Surveys estimate that noise-induced hearing loss (NIHL) affects 10 to 15 million people in the United States. The excessive vibratory motion created by loud sound can cause a plethora of damage in the delicate cochlear sensory cells and the nearby supporting pillar cells of the hearing organ. The hearing organ is called the cochlea. Noise can rupture the tips of the nerve cells, fuse sensory nerve cells together, damage the area through which the cells transmit signals and even change the vascular pathways (blood flow) inside the organ. The vulnerability of the inner ear is dependent upon several factors, such as smoking, hypertension, lipid levels, age, gender, eye color and other genetic factors.
Noise damage usually causes difficulty hearing particular pitches of sound. With noise exposure, a person may experience damage in sections of the cochlea. The cochlea is tonotopically arranged high to low frequencies, similar to the keys of a piano. The more exposed area of the cochlea houses the high frequencies and the lower frequencies are deeper toward the center; thus, more protected.
This type of hearing impairment significantly compromises the ability to understand speech, especially in noise. Part of the hearing organ functions and a different part does not. Noise-induced hearing loss may also cause tinnitus, a ringing, roaring or cricket-like sound in your ears or head.
Causes of Noise-Induced Hearing Loss
There are two types of noise-induced hearing loss: gradual and traumatic. Many people think shooting a gun once or twice as a child does not count as having been exposed to noise. However, the long-term side effects of even one occurrence of significant noise may cause permanent, irreversible damage. Recreational and work-related hearing loss is common. Sounds from a shop vac, leaf blower, hair dryer, skill saw, chainsaw and, of course, any motorized equipment, are just a few culprits of hearing loss.
Musicians should protect their hearing, as should the music lover! It only takes one loud concert without hearing protection to permanently change the quality of your hearing. If you want to see what the inside of the hearing organ looks like after noise exposure, do a web search for “images of noise damage in cochlea.” Those pictures are worth a thousand words. Show them to your kids!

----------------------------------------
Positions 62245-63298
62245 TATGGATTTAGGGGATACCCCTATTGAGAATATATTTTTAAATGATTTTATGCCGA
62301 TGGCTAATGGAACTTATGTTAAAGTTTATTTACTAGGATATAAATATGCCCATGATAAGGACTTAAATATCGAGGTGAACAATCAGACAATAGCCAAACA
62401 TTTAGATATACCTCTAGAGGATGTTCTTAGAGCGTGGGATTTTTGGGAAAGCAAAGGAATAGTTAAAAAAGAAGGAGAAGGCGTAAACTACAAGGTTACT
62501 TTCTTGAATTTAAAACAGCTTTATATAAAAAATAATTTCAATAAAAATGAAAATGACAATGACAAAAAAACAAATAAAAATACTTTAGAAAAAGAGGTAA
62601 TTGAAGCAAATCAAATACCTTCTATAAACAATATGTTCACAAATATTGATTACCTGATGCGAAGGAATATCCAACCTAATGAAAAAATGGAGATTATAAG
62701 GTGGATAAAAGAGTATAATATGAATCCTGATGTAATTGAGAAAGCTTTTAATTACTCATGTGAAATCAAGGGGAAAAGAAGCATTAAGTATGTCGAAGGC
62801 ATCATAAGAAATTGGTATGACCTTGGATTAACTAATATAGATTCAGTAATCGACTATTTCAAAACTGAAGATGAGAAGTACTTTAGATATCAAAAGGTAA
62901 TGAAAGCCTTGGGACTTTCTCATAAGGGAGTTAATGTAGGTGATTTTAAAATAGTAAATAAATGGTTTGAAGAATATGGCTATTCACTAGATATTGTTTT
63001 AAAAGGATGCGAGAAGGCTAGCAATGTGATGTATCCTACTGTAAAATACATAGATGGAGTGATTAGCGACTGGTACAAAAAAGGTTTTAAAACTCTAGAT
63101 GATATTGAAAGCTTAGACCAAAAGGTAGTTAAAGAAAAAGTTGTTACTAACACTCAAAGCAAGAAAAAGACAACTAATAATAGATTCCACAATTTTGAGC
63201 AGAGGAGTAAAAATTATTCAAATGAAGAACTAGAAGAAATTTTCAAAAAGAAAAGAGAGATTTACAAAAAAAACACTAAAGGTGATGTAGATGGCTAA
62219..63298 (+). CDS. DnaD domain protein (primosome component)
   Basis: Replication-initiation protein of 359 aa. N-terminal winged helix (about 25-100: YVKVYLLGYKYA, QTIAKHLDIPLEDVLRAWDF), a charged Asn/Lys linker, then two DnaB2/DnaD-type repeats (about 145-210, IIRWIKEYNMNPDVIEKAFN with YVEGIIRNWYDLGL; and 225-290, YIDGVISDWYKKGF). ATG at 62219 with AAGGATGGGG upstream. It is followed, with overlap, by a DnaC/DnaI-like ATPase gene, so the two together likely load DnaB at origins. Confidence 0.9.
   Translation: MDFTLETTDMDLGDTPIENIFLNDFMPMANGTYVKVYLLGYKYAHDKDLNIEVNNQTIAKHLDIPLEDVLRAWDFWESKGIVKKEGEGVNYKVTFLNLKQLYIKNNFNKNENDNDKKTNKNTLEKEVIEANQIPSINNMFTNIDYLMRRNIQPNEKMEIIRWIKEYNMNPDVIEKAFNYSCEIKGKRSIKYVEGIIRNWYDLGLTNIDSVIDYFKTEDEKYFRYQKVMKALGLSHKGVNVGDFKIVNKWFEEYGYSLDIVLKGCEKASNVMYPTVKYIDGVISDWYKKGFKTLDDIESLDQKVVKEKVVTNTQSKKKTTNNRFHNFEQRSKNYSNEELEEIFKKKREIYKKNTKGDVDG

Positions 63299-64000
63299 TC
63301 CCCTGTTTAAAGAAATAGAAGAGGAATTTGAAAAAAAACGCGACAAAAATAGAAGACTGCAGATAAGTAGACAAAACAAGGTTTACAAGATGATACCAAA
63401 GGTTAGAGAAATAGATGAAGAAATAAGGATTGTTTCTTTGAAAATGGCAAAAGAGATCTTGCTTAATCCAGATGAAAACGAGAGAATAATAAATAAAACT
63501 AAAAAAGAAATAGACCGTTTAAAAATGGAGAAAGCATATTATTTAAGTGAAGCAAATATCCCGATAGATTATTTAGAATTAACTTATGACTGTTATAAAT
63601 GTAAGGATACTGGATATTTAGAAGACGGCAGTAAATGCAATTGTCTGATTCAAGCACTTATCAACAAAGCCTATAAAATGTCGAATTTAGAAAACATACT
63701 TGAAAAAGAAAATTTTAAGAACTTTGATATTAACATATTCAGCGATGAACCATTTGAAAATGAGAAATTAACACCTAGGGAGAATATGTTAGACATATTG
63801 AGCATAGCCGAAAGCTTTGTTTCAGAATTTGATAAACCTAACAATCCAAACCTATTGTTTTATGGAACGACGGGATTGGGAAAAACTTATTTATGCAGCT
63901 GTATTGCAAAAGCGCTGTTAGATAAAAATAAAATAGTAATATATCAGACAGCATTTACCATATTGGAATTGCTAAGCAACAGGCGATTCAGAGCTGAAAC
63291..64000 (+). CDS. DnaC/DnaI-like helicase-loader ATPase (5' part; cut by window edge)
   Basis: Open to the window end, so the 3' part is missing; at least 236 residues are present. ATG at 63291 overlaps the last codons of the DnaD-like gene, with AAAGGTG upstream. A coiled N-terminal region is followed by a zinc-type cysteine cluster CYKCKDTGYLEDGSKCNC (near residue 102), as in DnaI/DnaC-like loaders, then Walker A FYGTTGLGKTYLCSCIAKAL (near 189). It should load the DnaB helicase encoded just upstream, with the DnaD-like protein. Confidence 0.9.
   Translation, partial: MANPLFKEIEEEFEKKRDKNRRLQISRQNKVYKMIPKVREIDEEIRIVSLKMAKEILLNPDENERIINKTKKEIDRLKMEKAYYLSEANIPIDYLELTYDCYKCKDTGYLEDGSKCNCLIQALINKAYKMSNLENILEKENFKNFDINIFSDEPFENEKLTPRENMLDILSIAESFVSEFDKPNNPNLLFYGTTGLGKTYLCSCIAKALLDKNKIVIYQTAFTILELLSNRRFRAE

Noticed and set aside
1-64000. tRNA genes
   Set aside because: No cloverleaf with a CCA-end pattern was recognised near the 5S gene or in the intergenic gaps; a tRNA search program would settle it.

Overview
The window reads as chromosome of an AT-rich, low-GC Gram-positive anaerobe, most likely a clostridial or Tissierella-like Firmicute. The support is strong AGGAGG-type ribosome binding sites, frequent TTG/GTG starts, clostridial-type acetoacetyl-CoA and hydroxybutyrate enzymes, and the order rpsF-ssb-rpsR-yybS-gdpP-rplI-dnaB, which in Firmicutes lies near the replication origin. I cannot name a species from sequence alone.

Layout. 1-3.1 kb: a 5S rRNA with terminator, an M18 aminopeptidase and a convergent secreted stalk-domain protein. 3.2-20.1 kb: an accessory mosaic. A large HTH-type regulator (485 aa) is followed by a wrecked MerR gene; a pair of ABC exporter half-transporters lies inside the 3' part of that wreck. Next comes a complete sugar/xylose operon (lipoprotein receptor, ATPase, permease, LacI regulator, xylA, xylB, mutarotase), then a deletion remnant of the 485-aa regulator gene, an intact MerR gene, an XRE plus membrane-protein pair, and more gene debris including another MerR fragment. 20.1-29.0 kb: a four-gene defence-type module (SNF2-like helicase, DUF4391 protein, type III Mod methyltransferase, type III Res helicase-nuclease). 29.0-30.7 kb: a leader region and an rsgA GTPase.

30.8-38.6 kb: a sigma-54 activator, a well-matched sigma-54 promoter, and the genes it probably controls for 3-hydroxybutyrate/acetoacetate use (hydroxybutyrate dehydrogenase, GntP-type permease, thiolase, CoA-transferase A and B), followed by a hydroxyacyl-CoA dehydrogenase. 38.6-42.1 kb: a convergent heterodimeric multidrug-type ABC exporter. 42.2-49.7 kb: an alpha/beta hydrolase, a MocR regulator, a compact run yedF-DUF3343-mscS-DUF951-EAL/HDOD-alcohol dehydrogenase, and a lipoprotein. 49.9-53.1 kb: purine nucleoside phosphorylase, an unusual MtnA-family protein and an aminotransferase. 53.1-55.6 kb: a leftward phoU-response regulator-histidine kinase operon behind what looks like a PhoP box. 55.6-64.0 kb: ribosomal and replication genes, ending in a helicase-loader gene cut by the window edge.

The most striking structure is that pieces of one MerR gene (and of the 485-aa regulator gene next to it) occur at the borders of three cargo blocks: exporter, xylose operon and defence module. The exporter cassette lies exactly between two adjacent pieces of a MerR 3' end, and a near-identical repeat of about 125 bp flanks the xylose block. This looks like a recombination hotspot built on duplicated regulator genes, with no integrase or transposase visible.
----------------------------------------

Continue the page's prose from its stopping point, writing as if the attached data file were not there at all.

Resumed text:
Preventing Hearing Loss
To prevent hearing loss, you must be proactive and use hearing protection each time you are exposed to noise. Cotton in your ears will not provide any protection. You can wear either earplugs or earmuffs. Standard earplugs are nice because they are small and do not interfere with glasses. It is important to insert the plug deep into the canal. If you have very small or very large ear canals, earmuffs would be a better choice. Earmuffs should not touch the ear but rather make a seal all the way around the sides of your ears.
There are electronic earmuffs and custom earplugs that amplify the sounds around you until the loud sound occurs, at which time the amplification is cut off. The custom products will require an earmold impression of your ear canals. The impressions are sent to the manufacturer to make custom-fit hearing protection. The in-the-ear custom-fit technology works well for rifle hunters. Earmuffs get in the way of the gun while shooting. If you are going to invest in electronic technology, do your homework and read the reviews prior to making a purchase.
Noise-Induced Hearing Loss Treatment
The treatment/management of noise-induced hearing loss and tinnitus is twofold: protect what you have and amplify what you need. Auditory rehabilitation and counseling work very well for managing hearing impairment. The sessions will focus on understanding your hearing loss, controlling the environment to facilitate better speech understanding, using visual cues and the best use of your hearing aids or other assistive technology. You learn the importance of reducing background noise so you can focus on speech. You are taught to instruct the people you interact with to speak slowly and distinctly and get your attention before they speak to you.
If you have difficulty understanding speech consistently, hearing aids are a great option. The new digital hearing aids are very good at increasing sound in a comfortable manner. The directional microphones and noise cancelling algorithms have brought relief to many hearing-impaired people (and their family members).
If you are withdrawing from social activities because of your hearing, it is time to do something about it. Speak to an audiologist about your hearing options. FBN
By Karon Lynn, Au.D.
Trinity Hearing Center is located at 1330 N. Rim Dr., Suite B in Flagstaff. For more information, visit the website at TrinityHearing.net. Karon Lynn is a doctor of audiology with 30 years of experience working with hearing impaired individuals. Dr. Lynn may be reached at 928-522-0500 or at firstname.lastname@example.org.